Tick Facts

Ticks are annoying pests that can easily spoil our enjoyment of the outdoors. A tick bite might not show any symptoms. Tick saliva contains anesthetic properties that make it difficult to feel that a tick has attached to its host – because of this, many bites go unnoticed. Lyme disease is the most common tick-borne disease in Massachusetts and the Northeast.

Tick Facts:

  • Ticks do not jump or fly, instead they wait on knee-high brush until a host brushes against them and climb up that host’s fur or clothing
  • Ticks are arachnids, relatives to spiders and mites
  • Female ticks lay thousands of eggs in moss, grass, plants, leaf litter, and on rotted tree debris
  • An adult tick can survive for up to 18 months without food
  • Tick bites are the primary transmitters of Lyme disease
  • Chipmunks and mice also carry the bacterium of Lyme disease

Diseases Spread by Deer Ticks

  • Lyme disease is transmitted by the blacklegged tick (Ixodes scapularis) in the northeastern U.S. and upper midwestern U.S. and the western blacklegged tick (Ixodes pacificus) along the Pacific coast.
  • common-rareBabesiosis is caused by microscopic parasites that infect red blood cells. Most human cases of babesiosis in the U.S. are caused by Babesia microti. Babesia microti is transmitted by the blacklegged tick (Ixodes scapularis) and is found primarily in the northeast and upper midwest.
  • Anaplasmosis (formely granulocytic ehrlichiosis) is transmitted to humans by tick bites primarily from the blacklegged tick (Ixodes scapularis) in the northeastern and upper midwestern U.S. and the western blacklegged tick (Ixodes pacificus) along the Pacific coast.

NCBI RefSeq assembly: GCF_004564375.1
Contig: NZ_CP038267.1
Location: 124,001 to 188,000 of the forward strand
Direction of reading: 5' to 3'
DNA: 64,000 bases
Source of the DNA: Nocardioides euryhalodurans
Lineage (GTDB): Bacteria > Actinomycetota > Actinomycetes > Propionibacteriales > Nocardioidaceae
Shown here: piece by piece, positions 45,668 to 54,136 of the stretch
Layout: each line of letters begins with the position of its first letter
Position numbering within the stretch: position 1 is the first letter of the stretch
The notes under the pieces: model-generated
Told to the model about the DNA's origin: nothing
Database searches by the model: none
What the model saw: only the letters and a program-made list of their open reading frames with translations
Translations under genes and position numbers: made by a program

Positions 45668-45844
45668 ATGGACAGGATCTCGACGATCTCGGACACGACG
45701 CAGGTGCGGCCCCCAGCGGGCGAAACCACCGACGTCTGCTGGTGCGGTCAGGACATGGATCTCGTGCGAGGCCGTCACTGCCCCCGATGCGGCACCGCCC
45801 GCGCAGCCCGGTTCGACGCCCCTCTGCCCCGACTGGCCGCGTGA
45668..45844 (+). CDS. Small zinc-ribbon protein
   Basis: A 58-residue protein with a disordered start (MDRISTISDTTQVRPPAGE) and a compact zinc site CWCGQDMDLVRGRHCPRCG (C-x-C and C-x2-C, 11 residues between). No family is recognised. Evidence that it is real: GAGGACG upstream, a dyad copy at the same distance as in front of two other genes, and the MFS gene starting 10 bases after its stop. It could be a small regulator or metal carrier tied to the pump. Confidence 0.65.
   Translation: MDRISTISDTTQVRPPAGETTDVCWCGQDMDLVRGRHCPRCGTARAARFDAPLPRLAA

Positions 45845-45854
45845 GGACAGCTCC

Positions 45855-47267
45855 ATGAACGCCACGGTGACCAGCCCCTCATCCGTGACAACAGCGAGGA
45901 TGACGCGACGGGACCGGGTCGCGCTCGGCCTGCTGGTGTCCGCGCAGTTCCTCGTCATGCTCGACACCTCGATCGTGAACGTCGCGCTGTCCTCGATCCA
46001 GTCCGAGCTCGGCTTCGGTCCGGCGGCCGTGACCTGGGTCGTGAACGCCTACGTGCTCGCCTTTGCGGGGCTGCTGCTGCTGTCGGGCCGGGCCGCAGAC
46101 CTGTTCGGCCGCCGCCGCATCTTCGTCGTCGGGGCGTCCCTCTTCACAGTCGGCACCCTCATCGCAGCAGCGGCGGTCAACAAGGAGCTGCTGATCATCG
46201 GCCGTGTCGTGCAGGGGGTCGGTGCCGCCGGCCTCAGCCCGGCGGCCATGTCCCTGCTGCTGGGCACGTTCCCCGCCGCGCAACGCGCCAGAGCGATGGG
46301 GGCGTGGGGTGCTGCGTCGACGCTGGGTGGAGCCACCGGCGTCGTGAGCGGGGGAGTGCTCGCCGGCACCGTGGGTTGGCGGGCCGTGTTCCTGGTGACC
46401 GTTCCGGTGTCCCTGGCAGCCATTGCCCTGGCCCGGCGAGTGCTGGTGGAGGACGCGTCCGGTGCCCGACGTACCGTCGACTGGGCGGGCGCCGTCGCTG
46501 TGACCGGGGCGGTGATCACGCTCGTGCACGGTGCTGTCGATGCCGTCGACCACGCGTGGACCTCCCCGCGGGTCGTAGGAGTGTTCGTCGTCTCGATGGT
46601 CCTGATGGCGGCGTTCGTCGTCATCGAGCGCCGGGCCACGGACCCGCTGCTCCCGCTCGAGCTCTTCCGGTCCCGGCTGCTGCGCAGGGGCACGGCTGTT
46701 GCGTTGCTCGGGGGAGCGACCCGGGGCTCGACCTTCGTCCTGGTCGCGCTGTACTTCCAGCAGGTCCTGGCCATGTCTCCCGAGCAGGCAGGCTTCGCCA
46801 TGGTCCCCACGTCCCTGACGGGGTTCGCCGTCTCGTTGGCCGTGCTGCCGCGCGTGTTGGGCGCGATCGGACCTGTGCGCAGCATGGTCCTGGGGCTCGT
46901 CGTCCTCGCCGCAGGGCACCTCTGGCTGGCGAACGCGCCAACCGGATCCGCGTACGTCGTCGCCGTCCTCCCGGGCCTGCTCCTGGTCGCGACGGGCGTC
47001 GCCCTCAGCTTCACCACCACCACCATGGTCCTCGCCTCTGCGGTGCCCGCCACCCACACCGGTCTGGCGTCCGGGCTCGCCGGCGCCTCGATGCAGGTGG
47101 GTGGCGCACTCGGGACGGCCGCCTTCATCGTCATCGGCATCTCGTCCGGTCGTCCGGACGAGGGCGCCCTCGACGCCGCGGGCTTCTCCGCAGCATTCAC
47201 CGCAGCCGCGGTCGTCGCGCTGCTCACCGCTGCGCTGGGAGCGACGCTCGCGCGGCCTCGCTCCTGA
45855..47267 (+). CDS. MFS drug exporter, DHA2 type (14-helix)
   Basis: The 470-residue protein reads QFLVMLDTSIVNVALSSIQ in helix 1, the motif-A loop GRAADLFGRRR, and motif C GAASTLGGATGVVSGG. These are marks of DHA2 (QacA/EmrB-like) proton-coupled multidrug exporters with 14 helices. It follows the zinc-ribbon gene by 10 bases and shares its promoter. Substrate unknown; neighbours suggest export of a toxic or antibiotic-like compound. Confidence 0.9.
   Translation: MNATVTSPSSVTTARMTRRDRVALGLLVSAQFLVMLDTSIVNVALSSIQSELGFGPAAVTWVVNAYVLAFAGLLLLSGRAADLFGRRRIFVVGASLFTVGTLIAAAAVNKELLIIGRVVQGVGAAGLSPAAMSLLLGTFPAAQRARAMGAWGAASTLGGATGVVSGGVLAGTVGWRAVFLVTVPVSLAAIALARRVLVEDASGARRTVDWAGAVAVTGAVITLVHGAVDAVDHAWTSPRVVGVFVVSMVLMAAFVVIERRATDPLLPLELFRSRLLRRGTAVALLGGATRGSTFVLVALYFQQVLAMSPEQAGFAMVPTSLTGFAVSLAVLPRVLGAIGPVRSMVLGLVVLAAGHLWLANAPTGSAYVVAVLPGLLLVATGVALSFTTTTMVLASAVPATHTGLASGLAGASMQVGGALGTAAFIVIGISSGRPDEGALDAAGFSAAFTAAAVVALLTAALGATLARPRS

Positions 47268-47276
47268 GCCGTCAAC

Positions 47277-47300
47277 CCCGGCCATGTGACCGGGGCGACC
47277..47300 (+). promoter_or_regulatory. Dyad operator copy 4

• Borrelia miyamotoi infection has recently been described as a cause of illness in the U.S. It is transmitted by the blacklegged tick (Ixodes scapularis) and has a range similar to that of Lyme disease.
  • Powassan disease or deer tick encephalitis is transmitted by the blacklegged tick (Ixodes scapularis). Cases have been reported primarily from northeastern states and the Great Lakes region.

Because 24 to 48 hours of attachment to the host are required for infection to occur, early removal can help prevent disease. Treatment with doxycycline or tetracycline is indicated for Rocky Mountain spotted fever, Lyme disease, ehrlichiosis, and relapsing fever. In patients with clinical findings suggestive of tick-borne disease, treatment should not be delayed for laboratory confirmation.*

SOURCES: CDC page : http://www.cdc.gov/ticks/diseases/index.html, *American Family Physician page : http://www.aafp.org/afp/2005/0615/p2323.html